Attitudes to sexual orientation and gender identity have changed for the better all over the world in the last two decades, towards openness and acceptance. For the most part, these attitude changes have been mirrored by improving rights for LGBT+ people and their families in the law, in workplace entitlements, and in equal opportunities in the wider community.
Where LGBT+ people have won long-lasting and meaningful advances, they have been part of genuine movements for change. They have fought for change alongside others in the global working class who seek to build a fairer, more equal world, from a place of shared values. From Lesbians and Gays Support the Miners in the United Kingdom in the 1980s to the Maritime Union of Australia’s staunch support for marriage equality this decade just gone, solidarity and dignity for all people are the shared values that underpin our shared struggle for equality.
However, the last 20 years we have also seen the emergence of ‘rainbow capitalism’ – a process where some companies add a progressive gloss to their brands while simultaneously continuing, or even deepening, their exploitative practices. This process pushes a wedge between LGBT+ consumers and our sisters and brothers suffering exploitation in the wider global working class – often at the hands of the brands we are now told support ‘equality’. Equality for whom?, you might ask.
Recent examples of ‘rainbow capitalist’ hypocrisy include Deliveroo providing its riders with Pride-themed bags while continuing to pay them well below a living wage; Delta Air Lines pushing its pro-LGBT+ credentials while resisting multiple organising efforts among cabin and ground crew (a significant proportion of whom are LGBT+ themselves); and ANZ Bank, which redecorated its ATM cash machines at the very same time the Australasian bank was financing predatory land evictions in Cambodia.
So if not rainbow capitalism, then what is the way we achieve equality for LGBT+ workers and their families? Solidarity.
The labour movement has a proud history of opposing discrimination and violence against LGBT+ people, with heterosexual and cisgender workers standing alongside their LGBT+ colleagues in the fight for equality. From pushing for pension reform, to supporting the decriminalising homosexuality, to offering members education and treatment for HIV/AIDS, unions have been an essential part of the LGBT+ story in many countries.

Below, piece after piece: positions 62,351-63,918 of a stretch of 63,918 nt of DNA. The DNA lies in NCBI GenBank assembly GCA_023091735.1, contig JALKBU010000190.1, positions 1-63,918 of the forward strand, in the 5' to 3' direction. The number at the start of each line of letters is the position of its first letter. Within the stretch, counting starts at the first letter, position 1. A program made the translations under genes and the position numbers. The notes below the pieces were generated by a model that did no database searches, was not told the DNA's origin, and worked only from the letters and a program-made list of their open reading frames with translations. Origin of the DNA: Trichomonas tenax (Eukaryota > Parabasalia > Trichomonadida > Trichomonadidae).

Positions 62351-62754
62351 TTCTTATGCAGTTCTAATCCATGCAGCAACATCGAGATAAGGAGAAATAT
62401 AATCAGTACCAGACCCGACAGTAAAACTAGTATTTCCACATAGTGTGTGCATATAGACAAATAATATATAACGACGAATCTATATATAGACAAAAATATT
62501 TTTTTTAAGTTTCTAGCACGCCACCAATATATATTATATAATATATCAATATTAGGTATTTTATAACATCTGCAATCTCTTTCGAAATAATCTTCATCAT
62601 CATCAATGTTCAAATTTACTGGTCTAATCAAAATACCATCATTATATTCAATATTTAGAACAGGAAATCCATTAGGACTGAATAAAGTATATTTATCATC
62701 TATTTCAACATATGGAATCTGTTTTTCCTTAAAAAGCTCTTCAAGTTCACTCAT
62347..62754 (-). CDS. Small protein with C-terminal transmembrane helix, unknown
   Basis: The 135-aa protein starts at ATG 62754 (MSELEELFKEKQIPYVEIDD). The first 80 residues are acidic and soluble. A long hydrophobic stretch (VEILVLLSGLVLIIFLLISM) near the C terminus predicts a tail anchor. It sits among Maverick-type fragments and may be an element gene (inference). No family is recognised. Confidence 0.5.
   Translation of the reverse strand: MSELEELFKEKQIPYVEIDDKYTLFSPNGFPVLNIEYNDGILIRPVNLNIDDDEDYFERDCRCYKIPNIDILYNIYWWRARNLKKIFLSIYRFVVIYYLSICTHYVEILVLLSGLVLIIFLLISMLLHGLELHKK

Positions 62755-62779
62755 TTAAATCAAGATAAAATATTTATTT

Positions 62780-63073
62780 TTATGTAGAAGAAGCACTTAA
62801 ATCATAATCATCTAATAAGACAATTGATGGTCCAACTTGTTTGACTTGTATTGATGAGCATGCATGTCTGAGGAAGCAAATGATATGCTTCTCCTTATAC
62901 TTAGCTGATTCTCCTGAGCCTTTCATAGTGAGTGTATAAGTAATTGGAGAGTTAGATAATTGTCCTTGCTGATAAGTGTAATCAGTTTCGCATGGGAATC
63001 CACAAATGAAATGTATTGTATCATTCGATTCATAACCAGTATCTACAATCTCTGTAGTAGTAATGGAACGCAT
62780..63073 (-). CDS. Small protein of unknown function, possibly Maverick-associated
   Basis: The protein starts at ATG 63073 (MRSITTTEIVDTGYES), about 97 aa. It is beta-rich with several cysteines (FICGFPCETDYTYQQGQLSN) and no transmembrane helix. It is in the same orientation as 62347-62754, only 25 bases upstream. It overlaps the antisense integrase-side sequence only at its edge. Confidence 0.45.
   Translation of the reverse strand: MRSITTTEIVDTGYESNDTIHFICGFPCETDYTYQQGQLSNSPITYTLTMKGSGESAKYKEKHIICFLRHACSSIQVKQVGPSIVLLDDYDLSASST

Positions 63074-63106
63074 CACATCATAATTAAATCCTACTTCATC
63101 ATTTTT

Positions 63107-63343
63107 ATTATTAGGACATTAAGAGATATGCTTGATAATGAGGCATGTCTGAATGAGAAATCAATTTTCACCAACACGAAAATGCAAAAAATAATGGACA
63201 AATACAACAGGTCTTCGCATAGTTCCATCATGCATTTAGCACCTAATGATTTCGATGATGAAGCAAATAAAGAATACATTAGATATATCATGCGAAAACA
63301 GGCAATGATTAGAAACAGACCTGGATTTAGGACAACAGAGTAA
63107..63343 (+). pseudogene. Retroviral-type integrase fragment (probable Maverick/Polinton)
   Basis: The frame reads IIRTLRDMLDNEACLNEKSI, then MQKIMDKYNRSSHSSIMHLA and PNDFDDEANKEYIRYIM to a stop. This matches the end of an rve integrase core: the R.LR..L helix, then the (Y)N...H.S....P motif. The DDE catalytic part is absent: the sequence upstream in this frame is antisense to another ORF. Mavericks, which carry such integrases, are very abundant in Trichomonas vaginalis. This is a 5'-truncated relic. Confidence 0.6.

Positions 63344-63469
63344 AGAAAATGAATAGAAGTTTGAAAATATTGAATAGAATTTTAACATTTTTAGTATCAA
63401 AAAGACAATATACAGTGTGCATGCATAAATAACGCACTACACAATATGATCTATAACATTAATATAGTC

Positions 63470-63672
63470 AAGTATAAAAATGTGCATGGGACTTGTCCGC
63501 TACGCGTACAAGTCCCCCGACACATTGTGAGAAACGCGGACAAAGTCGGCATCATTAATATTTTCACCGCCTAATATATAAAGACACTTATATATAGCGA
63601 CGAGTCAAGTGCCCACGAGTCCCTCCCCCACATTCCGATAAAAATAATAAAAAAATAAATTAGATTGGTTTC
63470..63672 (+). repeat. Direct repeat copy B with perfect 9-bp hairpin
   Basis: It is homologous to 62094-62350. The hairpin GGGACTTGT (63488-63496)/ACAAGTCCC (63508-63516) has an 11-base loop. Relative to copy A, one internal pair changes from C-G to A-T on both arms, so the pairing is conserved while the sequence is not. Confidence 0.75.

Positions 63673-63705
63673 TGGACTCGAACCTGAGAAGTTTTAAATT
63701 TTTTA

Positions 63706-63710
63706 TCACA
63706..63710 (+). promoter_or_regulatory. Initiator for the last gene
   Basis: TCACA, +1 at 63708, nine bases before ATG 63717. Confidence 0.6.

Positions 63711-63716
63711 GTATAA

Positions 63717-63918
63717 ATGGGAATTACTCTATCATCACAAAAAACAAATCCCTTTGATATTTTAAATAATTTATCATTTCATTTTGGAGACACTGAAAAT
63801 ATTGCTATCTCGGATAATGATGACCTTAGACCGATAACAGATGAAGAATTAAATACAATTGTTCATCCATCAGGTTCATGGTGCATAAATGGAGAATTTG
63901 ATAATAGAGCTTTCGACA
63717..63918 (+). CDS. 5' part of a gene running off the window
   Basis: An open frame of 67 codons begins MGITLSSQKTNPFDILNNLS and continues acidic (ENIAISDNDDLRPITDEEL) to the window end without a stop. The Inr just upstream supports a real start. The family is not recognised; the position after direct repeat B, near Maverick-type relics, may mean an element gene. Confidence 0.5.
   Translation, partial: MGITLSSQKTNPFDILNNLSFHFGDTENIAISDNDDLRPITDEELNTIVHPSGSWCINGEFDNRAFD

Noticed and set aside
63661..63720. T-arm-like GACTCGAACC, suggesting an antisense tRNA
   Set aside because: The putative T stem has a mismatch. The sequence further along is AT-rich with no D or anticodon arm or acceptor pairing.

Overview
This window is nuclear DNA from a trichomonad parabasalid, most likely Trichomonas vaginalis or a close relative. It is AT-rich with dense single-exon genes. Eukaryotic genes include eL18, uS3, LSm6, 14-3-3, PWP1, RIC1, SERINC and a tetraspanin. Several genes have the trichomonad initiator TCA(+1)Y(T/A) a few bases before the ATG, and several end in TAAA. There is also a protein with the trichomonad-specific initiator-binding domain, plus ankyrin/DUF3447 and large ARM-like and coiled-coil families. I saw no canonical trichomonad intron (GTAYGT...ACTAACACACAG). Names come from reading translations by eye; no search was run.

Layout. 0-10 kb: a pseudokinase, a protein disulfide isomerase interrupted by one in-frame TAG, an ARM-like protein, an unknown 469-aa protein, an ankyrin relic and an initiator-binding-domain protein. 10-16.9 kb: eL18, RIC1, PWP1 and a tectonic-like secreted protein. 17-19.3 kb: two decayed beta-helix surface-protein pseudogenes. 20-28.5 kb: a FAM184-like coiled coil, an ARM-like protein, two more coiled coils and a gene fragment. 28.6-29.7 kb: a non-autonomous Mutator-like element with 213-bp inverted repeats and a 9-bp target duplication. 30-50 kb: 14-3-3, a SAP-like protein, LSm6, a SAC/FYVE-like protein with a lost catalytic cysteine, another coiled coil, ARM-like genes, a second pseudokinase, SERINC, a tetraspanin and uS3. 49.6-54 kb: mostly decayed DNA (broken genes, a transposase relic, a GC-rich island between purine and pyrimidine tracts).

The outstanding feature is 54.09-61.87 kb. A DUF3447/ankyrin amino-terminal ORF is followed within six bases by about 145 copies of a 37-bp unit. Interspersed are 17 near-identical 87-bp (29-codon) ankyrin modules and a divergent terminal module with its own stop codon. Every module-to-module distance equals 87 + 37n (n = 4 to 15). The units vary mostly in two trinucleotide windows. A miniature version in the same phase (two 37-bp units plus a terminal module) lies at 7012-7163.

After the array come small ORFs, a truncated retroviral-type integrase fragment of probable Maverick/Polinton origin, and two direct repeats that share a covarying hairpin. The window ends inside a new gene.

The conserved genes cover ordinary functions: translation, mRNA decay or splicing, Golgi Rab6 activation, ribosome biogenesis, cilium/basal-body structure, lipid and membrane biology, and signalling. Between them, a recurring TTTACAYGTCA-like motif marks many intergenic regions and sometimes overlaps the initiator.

Despite our proud record in many places, we must acknowledge that unions have not always been on the right side of history when it comes to LGBT+ equality. Still today, some LGBT+ workers are forced to contend as much with their own colleagues and representatives as with their employers and governments. However, the labour movement – the vehicle for the global working class and our vision for a fairer, more equal future – is taking strides into the future, and the ITF is committed to leading the way.
At the last ITF Congress in 2018, our global union family passed a resolution brought by Dutch union FNV calling for close cooperation with other global unions to promote LGBT+ rights. We have subsequently helped launch the global unions’ LGBTI Workers initiative, which brings together resources and best practice from unions around the world.
Fast forward to Pride 2021 and the ITF has launched our first global working group on LGBT+ issues. Bringing together representatives from the ITF’s industrial sections, regional offices and women and youth departments, the group exists to cooperate with LGBT+ and allied transport workers worldwide in the struggle for equality.
Alongside the challenges facing all transport workers , particular obstacles stand in the path of LGBT+ transport workers. For example, in a single shift, a gay cabin crew member can fly from a country characterised by full legal equality to one in which homosexuality carries the death penalty. Seafarers on board a ship for months can find it difficult to access HIV/AIDS treatments, with life-saving medicines still banned in some jurisdictions. Trans truck drivers with no access to secure and hygienic toilets have no safe space to use the bathroom and avoid the potential for gender-based violence. It is noteworthy that during this year’s Pride month, ILO Convention 190 on Violence and Harassment came into effect, working towards giving LGBT+ workers more protections from harm in the workplace.
The problems listed above will not be solved by companies draping their stores in rainbow flags once a year, their CEO posting a selfie, or their corporate Facebook page getting a 30-day facelift. These problems, like all those faced by the global working class, will only be overcome by LGBT+ workers and their allies standing in unity to demand the dignity of equality – in the workplace, at the bargaining table, on the streets, and in the parliaments and congresses of the world where the real decisions are made.
For our part, the ITF is committed to campaigning for LGBT+ equality from the lunchroom to the boardroom. In line with our focus on workers’ capital, we will also be engaging with investors to monitor companies’ performance when it comes to upholding the rights of LGBT+ workers. Just as LGBT+ workers are standing up to shallow ‘rainbow capitalism’ as consumers, workers in our unions can use the power of workers’ deferred wages to make sure companies live up to their pronouncements about equality in practice.
Because the dignity of equality must be felt by all, or it is felt by none. As the Covid catch-cry of our times goes: no one is safe until we are all safe. And so, it is true: no one is equal until we are all equal.
- Paddy Crumlin, ITF President
- Stephen Cotton, ITF General Secretary